Oviedo Cathedral de San Salvador
The cathedral of Oviedo is the city's most distinctive and impressive building with a tall spire that extends skywards and dominates the old town. Constructed of large, and almost white stone blocks, the cathedral makes an immediate impact with everyone who sees it as it overlooks a large square, la plaza de la catedral.
The history of a place of worship on this spot goes back well over 1,000 years to the days of the Visigoth empire and King Fruela. The first church to be foundered here was built in 765 AD, but it was destroyed by the Moors before the turn of the next century.
However, with the Moorish invasion of Asturias being defeated, it was not long before King Alfonso II replaced the ruin with a new church and the Basilica of San Salvador was built. This Romanesque and pre-Romanesque basilica remained for several centuries and was developed and extended before ultimately being replaced by the present day cathedral.
The "Catedral de San Salvador" is of Spanish national importance because of the many Christian relics from other churches that were saved and stored here during the time of the Moors invasion of central and southern Spain.
History of the cathedral of Oviedo
The Cathedral of Oviedo that stands in place today was first started in the fourteenth century and it took nearly three centuries to complete. Much of the old basilica was destroyed during this process and works actually continued on the building through to the seventeenth century. Although built in a combination of styles, the cathedral's overwhelming aesthetic is clearly Gothic with its detailed cloisters, elaborate buttresses and of course the crowning spire.
Other unusual features do however set this building apart from many others. The main portico has Arabesque decorations that appear to take their influence from the Moorish style and the original old tower (still intact) is of a much more simplified Romanesque style.
As you take a closer look at the cathedral you become more aware of its history and influences. The holy chamber still utilizes part of the original structure and once within it there is a much darker and more austere atmosphere than in other newer parts of the building.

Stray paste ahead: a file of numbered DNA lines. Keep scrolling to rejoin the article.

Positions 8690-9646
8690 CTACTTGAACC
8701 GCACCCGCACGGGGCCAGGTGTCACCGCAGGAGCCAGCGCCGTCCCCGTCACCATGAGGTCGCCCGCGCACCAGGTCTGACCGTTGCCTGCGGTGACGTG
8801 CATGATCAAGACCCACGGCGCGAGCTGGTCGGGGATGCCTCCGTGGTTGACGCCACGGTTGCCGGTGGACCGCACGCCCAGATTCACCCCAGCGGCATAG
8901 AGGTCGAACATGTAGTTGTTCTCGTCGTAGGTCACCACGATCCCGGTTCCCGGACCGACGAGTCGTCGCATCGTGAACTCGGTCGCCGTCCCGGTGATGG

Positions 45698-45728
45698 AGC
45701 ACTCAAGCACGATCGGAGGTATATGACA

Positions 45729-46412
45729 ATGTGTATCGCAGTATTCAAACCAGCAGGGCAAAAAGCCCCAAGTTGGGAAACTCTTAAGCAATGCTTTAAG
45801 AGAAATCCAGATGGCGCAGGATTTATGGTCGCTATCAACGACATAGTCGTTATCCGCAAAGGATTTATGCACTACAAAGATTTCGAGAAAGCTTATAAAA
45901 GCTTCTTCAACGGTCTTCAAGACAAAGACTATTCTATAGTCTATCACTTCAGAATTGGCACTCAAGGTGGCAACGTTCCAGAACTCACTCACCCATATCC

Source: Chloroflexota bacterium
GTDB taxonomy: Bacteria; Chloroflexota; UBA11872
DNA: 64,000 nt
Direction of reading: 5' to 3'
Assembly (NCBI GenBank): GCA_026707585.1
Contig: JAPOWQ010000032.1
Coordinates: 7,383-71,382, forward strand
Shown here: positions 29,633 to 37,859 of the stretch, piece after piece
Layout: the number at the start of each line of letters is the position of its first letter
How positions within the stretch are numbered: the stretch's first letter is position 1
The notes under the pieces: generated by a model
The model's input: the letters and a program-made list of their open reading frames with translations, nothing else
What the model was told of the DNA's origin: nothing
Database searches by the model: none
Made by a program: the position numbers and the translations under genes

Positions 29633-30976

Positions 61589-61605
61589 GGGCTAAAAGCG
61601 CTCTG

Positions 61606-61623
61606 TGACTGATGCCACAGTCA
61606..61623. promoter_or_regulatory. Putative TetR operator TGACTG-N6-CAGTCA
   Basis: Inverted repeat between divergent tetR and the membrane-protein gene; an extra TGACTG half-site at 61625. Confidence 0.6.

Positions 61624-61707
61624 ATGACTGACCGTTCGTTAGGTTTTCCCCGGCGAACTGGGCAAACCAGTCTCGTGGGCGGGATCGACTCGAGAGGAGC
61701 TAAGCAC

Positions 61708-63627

The main altar is one of a number of masterpieces and its soars into a circular alcove with complex decorative masonry and what must once have been vivid colours within its art work. One contrast with this cathedral is the lightness of the exterior masonry and the near gloomy lack of natural light once within.
There is also an interesting myth associated with one of the statues in the cathedral. The statue is that of San Pedro and he holds a metal key within his hand. Legend has it that if you make three wishes and are then able to rotate his key three times, one of your wishes will be granted.
Highlights of the cathedral
All the individual features of Oviedo's cathedral are too many to list, but some of the main and more visual ones are as follows.
The chapels, of which there are (we believe) ten.
Each chapel has a different style, use and age, with the oldest artifact, an image of San Salvador, in the chapel of Covadonga and dating back to the eleventh century.
The main chapels are those of the seventeenth century Santa Barbara (containing an image of the saint), San Roque (with the tomb of an Abbot), and San Antonio in the Baroque style with statues and a large altar.
Other chapels include, those of Velarde (with ornate carvings), Santa Eulalia (with the interned saint buried within), Bethlehem (used for the performance of funerals), Vigiles (designed by the architect of the same name), the Chaste King (with an entrance from the fifteenth century) and the chapels of the “Pantheon of the Kings” and the “Assumption”.
The cathedral is also noted for its chapel ceilings and for housing the remains of past Asturian monarchs.
The Cloister, Holy Chamber and Transepts
The impressive Gothic cloister (with some remains from the original twelfth century Romanesque structure) was completed in the fifteenth century and, along with the spire, is the cathedral's most visually stunning structural element. It has ornate and highly carved stone buttresses, corbels, capitals and mullions and encloses a small lawn covered courtyard.
The Holy Chamber is notable not in itself, but for the items it holds within. Amongst these are two crosses of immeasurable value. The first is the cross of Angels, a gift from King Alfonso II and the emblem of the city and the second is the cross of Victory, the symbol of Asturias with a deep story to its origin.
Also in this chamber are a holy chest and the crypt of Santa Leocadia.
The south transept doubles as the housing for the Santa Teresa baroque altar and access to the cathedral's museum. The north transept contains another altar.
As ever, words cannot convey the images that the cathedral presents and with no internal photography allowed we are unable to reproduce them here.